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So, this one will be entertaining for some of my friends at Grasse Institute of Perfumery I think, as they have been part of the process and we have had some real laughs while I describe ideas and blush regularly… One of our projects during the course has been to develop a fougère. Fougère means “like fern” and is a fragrance family, the name comes from the perfume Fougère Royale by Houbigant. A fougère has an aromatic top note accord with lavender and a base with oakmoss and coumarine. An aromatic fougère also has additional herbs, spice and wood. Our fougère base that we worked with in class had a lot of vetiver and bergamot. We all made the same base and then added notes individually so we ended up with eleven very different fougères in the end. We have then reworked and developed our creations during the course of the next days to find the exact right proportions.

Fougères are normally fragrances for men and I took this opportunity to experiment with a note that I have been thinking about for many months after I smelled it in a shop in Stockholm last year – fennel. Fennel has a certain kind of spicy, green, somewhat affirmative, freshness that I find very elegant. So I was very happy to see that we did indeed have fennel in the lab and that after an initial short analysis, with the help of scent strips, it did feel right. I decided to create a brief for myself that was to create a fougère that would be the olfactory reflection of a man that I would like to get to know. In order for this brief to be of help I needed to define this man and some characteristics a bit more, so that I could find the corresponding notes and olfactory details and effects that would be a correct portrait.

So, this is how I described this man. He is a man with a past, but with a young mind. Classic look with a twist. A liberal mind that likes to explore. He likes to read, both lines and space between them. For this fragrance I picture him on a Sunday afternoon in a big city like London or New York (he could be from anywhere though) reading the newspaper supplements. He has done some sort of sports activity before so he has just showered and changed his clothes which means he is fresh but with an increased pulse and blood flow. It is an intelligent person, intellectual, a home-brewed mix of books and life experience. Sometimes maybe just a little bit irritating when he gets into an encyclopedic mood (I have a weakness for men who know a lot about a lot). It is a men that knows social rules and how to use them to navigate through different contexts, polite and with poise, extrovert but not desperate for attention. He has high-quality leather or suede shoes that are not new (important detail) and he will sigh out a heavy burden in a moment and then, just as naturally, burst out in childish laughter the next. This man’s rainbow has many colors and you will never entirely know him but he is good company for all sorts of challenges and adventures. There are many other aspects and details of course but these are a few examples just to give you an idea.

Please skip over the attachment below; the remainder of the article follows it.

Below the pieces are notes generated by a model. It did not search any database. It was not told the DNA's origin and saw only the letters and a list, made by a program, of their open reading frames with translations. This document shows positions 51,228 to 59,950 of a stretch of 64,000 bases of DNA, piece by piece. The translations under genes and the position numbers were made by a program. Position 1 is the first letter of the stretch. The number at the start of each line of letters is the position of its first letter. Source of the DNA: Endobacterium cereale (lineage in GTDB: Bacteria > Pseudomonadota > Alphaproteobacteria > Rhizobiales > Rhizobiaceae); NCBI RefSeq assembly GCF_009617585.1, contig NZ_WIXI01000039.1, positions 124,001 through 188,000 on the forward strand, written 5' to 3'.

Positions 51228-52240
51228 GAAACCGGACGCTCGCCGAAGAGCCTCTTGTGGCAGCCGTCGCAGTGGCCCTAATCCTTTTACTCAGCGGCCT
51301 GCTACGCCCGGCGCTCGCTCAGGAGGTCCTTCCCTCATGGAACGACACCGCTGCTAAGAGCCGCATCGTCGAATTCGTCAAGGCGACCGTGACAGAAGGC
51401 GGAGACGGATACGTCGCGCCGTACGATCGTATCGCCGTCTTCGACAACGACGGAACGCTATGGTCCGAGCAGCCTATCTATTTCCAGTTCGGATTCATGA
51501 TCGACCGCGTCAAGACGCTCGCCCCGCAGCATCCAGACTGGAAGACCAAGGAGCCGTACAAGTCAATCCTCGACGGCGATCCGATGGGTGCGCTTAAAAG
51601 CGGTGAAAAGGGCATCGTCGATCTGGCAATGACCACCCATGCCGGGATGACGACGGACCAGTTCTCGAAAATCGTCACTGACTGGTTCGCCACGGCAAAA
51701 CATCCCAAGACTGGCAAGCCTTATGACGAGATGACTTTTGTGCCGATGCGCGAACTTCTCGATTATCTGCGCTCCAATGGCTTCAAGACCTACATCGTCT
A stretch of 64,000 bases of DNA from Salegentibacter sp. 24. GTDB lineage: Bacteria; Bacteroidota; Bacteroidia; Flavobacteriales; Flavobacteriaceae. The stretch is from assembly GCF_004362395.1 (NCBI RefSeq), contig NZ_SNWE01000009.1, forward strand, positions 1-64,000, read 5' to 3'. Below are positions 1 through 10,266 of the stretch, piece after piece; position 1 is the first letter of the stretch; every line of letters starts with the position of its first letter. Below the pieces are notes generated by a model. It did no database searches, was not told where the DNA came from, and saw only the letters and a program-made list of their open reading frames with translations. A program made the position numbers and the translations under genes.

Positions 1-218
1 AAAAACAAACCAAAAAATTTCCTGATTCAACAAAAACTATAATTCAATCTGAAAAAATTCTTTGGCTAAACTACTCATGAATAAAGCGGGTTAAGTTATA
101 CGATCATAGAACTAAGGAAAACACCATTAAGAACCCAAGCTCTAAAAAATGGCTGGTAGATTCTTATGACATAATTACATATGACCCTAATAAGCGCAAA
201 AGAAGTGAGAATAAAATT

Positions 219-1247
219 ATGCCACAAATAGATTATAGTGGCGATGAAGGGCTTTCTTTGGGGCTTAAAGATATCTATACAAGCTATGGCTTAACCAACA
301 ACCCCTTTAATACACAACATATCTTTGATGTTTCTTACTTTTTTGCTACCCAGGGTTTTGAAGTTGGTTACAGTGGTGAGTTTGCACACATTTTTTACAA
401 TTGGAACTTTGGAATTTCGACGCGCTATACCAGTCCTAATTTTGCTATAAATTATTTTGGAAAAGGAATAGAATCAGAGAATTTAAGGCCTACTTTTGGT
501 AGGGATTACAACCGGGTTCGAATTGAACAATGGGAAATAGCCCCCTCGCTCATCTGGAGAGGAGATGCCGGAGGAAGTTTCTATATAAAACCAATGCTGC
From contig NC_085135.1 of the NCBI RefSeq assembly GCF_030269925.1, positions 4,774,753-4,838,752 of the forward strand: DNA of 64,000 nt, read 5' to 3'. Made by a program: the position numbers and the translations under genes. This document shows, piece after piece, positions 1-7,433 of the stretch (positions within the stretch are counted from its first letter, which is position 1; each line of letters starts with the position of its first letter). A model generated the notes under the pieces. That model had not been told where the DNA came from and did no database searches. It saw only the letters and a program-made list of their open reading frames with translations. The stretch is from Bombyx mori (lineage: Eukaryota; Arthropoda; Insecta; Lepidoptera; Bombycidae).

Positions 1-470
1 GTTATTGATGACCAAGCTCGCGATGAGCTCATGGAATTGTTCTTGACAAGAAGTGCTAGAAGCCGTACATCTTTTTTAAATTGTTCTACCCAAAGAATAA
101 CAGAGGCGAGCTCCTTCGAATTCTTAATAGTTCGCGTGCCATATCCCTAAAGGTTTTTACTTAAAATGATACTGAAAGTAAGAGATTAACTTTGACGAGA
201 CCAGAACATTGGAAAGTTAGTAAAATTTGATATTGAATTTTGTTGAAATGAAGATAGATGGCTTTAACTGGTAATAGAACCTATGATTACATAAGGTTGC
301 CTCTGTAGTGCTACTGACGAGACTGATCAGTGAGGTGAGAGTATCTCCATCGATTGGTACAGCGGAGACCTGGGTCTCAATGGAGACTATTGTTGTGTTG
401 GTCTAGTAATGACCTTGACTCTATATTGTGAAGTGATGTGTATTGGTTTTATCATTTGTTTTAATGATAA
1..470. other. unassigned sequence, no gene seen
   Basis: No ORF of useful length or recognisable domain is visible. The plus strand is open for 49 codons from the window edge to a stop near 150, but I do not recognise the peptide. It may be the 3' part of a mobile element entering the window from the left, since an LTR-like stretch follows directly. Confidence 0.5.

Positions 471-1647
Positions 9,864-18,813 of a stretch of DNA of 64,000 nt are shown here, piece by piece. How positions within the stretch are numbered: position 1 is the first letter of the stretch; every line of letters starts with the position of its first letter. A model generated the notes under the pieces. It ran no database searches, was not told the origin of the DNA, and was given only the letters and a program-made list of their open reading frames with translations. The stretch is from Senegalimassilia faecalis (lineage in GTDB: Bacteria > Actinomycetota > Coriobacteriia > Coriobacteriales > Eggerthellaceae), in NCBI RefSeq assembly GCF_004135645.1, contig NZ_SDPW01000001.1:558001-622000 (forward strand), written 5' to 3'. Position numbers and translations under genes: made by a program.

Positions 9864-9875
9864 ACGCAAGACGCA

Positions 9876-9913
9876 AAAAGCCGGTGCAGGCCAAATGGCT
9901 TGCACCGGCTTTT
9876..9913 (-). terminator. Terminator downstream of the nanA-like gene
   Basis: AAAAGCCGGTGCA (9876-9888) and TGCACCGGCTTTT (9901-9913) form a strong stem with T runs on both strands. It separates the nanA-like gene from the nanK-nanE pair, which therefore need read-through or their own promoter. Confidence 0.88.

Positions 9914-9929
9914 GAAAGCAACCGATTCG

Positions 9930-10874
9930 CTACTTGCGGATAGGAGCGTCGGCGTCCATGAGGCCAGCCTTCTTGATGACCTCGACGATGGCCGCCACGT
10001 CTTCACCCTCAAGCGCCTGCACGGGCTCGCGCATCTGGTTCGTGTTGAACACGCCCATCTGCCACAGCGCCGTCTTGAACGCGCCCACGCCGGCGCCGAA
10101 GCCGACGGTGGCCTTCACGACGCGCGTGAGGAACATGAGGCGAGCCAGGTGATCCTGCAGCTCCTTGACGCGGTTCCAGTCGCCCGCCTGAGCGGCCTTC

Now the translation to notes. The raw materials I first used apart from the fougère base were: nutmeg, clove, fennel – and then a tobacco, vanilla, vanillin accord. The fougère base gave the freshness of the body and mind of this man, but also the classic aspect. The tobacco represented his experience and the casualness of an old leather reading chair. The perfect tux with a cigar. The spices were to give a freshness that is a bit coarse and with integrity. The vanilla gave the kind of softness that symbolizes the relaxed intimate feeling of a Sunday when there is no professional pressure, but also a warm heart with genuine intentions. It was important for me to use natural vanilla as this raw material has that combination of softness and unruly dynamic. Soft but not sweet. Smooth but not really trying to please. Sensual in an innate unpolished way, like an equatorial night sky surrounded by sounds of nature kind of way.

When my first formula had gone through maceration and the raw materials found their place I felt that the feeling of the fragrance was a bit too soft and light. It was too babyface. I needed more hairy chest kind of thing, maybe also some closeness to nature, a primitive (primordial?) aspect. So I increased the vetiver, the tobacco and added a difficult one – birch tar. Tiny tiny drops, one drop too much and the formula would be destroyed. It would go completely wood chopper groin sweat and lose the pocket square. Then I left the fragrance to go through maceration again and smelled it after a few hours. Perfect. I really like it myself which is an essential aspect for this particular idea of course. Now I just want to find the gentleman that is the real life reflection of this fragrance. If you have an idea of who it might be, do let me know.